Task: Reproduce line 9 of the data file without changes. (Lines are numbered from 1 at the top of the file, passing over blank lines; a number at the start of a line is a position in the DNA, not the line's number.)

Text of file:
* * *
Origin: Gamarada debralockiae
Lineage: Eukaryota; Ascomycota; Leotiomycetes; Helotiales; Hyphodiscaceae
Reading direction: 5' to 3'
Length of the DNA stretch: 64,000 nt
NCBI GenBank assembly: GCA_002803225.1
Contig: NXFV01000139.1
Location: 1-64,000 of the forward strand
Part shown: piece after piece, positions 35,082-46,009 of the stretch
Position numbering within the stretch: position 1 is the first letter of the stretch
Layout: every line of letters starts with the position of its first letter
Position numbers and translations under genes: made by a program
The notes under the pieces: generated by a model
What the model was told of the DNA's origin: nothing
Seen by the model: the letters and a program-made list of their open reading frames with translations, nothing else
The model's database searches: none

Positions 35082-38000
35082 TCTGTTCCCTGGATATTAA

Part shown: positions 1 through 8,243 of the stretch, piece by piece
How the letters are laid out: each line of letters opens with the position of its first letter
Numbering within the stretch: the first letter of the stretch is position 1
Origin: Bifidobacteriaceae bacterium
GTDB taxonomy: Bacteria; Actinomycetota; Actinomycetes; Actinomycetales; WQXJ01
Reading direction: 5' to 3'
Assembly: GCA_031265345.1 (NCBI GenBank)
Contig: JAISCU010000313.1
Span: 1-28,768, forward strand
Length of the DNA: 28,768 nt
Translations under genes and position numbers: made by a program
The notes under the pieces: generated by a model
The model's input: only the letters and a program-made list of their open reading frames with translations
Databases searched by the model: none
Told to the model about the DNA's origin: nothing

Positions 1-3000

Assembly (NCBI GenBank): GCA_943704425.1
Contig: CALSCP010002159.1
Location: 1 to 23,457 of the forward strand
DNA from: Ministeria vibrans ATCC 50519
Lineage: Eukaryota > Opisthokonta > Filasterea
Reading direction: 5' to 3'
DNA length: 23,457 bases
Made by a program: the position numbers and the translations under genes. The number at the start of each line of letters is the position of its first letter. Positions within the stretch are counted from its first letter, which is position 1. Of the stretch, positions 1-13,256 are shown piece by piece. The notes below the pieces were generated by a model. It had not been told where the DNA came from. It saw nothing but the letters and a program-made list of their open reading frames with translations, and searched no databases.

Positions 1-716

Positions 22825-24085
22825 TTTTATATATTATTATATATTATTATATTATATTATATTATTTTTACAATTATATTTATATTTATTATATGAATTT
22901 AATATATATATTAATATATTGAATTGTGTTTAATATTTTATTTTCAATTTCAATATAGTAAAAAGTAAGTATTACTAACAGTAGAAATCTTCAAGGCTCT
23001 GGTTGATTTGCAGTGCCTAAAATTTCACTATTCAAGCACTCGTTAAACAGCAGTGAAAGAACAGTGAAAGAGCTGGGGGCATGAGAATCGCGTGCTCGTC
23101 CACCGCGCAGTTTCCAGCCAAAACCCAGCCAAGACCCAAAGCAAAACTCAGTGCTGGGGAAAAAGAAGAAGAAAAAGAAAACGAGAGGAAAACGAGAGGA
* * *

Position numbering within the stretch: position 1 is the first letter of the stretch